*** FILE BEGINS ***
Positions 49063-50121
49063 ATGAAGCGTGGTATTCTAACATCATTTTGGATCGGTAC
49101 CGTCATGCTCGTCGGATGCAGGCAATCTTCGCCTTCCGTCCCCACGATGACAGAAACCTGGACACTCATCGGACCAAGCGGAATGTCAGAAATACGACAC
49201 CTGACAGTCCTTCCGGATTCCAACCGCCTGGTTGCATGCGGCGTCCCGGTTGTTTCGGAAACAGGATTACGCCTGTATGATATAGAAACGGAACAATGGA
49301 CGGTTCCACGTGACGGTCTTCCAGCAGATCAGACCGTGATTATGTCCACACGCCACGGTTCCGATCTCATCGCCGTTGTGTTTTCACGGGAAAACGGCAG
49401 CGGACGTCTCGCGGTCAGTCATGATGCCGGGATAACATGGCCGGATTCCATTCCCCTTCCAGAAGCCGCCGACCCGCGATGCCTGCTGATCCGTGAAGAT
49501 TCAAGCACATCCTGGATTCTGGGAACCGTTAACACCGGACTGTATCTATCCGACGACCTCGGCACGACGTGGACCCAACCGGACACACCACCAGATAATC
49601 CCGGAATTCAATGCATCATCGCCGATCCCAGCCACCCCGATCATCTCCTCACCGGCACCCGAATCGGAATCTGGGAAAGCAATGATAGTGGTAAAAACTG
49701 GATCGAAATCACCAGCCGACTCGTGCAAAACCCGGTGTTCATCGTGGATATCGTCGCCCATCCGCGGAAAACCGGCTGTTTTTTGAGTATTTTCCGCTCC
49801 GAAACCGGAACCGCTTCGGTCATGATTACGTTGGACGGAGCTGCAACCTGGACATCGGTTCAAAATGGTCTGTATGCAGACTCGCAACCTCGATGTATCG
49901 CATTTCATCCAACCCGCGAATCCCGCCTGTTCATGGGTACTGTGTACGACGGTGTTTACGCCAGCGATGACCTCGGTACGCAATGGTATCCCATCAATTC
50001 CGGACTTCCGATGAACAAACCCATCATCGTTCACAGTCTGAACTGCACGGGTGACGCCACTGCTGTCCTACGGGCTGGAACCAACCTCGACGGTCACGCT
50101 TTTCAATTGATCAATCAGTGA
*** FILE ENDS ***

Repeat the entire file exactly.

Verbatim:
Positions 49063-50121
49063 ATGAAGCGTGGTATTCTAACATCATTTTGGATCGGTAC
49101 CGTCATGCTCGTCGGATGCAGGCAATCTTCGCCTTCCGTCCCCACGATGACAGAAACCTGGACACTCATCGGACCAAGCGGAATGTCAGAAATACGACAC
49201 CTGACAGTCCTTCCGGATTCCAACCGCCTGGTTGCATGCGGCGTCCCGGTTGTTTCGGAAACAGGATTACGCCTGTATGATATAGAAACGGAACAATGGA
49301 CGGTTCCACGTGACGGTCTTCCAGCAGATCAGACCGTGATTATGTCCACACGCCACGGTTCCGATCTCATCGCCGTTGTGTTTTCACGGGAAAACGGCAG
49401 CGGACGTCTCGCGGTCAGTCATGATGCCGGGATAACATGGCCGGATTCCATTCCCCTTCCAGAAGCCGCCGACCCGCGATGCCTGCTGATCCGTGAAGAT
49501 TCAAGCACATCCTGGATTCTGGGAACCGTTAACACCGGACTGTATCTATCCGACGACCTCGGCACGACGTGGACCCAACCGGACACACCACCAGATAATC
49601 CCGGAATTCAATGCATCATCGCCGATCCCAGCCACCCCGATCATCTCCTCACCGGCACCCGAATCGGAATCTGGGAAAGCAATGATAGTGGTAAAAACTG
49701 GATCGAAATCACCAGCCGACTCGTGCAAAACCCGGTGTTCATCGTGGATATCGTCGCCCATCCGCGGAAAACCGGCTGTTTTTTGAGTATTTTCCGCTCC
49801 GAAACCGGAACCGCTTCGGTCATGATTACGTTGGACGGAGCTGCAACCTGGACATCGGTTCAAAATGGTCTGTATGCAGACTCGCAACCTCGATGTATCG
49901 CATTTCATCCAACCCGCGAATCCCGCCTGTTCATGGGTACTGTGTACGACGGTGTTTACGCCAGCGATGACCTCGGTACGCAATGGTATCCCATCAATTC
50001 CGGACTTCCGATGAACAAACCCATCATCGTTCACAGTCTGAACTGCACGGGTGACGCCACTGCTGTCCTACGGGCTGGAACCAACCTCGACGGTCACGCT
50101 TTTCAATTGATCAATCAGTGA